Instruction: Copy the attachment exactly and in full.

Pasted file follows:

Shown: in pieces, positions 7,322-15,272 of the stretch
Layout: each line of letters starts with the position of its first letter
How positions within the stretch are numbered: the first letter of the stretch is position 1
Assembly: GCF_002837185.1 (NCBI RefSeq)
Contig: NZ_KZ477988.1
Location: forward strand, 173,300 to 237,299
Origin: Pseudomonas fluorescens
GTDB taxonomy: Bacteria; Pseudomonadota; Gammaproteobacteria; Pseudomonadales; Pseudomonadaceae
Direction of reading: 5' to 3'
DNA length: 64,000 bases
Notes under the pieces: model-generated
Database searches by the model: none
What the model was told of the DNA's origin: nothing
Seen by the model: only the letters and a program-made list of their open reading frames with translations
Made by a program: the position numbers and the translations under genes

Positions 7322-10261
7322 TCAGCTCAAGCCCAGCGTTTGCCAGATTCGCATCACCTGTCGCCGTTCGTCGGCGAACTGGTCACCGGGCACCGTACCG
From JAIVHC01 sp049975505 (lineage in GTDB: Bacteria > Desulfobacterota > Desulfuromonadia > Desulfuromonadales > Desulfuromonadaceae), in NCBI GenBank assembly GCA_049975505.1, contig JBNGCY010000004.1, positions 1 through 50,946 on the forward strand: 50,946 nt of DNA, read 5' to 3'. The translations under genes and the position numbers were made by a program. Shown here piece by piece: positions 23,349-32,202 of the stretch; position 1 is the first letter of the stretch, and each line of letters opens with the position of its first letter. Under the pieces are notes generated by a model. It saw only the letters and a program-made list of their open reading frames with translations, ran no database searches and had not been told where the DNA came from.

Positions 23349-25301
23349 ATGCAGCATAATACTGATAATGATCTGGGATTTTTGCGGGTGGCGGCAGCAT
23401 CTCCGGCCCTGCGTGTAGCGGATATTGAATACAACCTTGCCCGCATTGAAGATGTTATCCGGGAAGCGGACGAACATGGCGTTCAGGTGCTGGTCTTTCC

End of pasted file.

Shown: in pieces, positions 7,322-15,272 of the stretch
Layout: each line of letters starts with the position of its first letter
How positions within the stretch are numbered: the first letter of the stretch is position 1
Assembly: GCF_002837185.1 (NCBI RefSeq)
Contig: NZ_KZ477988.1
Location: forward strand, 173,300 to 237,299
Origin: Pseudomonas fluorescens
GTDB taxonomy: Bacteria; Pseudomonadota; Gammaproteobacteria; Pseudomonadales; Pseudomonadaceae
Direction of reading: 5' to 3'
DNA length: 64,000 bases
Notes under the pieces: model-generated
Database searches by the model: none
What the model was told of the DNA's origin: nothing
Seen by the model: only the letters and a program-made list of their open reading frames with translations
Made by a program: the position numbers and the translations under genes

Positions 7322-10261
7322 TCAGCTCAAGCCCAGCGTTTGCCAGATTCGCATCACCTGTCGCCGTTCGTCGGCGAACTGGTCACCGGGCACCGTACCG
From JAIVHC01 sp049975505 (lineage in GTDB: Bacteria > Desulfobacterota > Desulfuromonadia > Desulfuromonadales > Desulfuromonadaceae), in NCBI GenBank assembly GCA_049975505.1, contig JBNGCY010000004.1, positions 1 through 50,946 on the forward strand: 50,946 nt of DNA, read 5' to 3'. The translations under genes and the position numbers were made by a program. Shown here piece by piece: positions 23,349-32,202 of the stretch; position 1 is the first letter of the stretch, and each line of letters opens with the position of its first letter. Under the pieces are notes generated by a model. It saw only the letters and a program-made list of their open reading frames with translations, ran no database searches and had not been told where the DNA came from.

Positions 23349-25301
23349 ATGCAGCATAATACTGATAATGATCTGGGATTTTTGCGGGTGGCGGCAGCAT
23401 CTCCGGCCCTGCGTGTAGCGGATATTGAATACAACCTTGCCCGCATTGAAGATGTTATCCGGGAAGCGGACGAACATGGCGTTCAGGTGCTGGTCTTTCC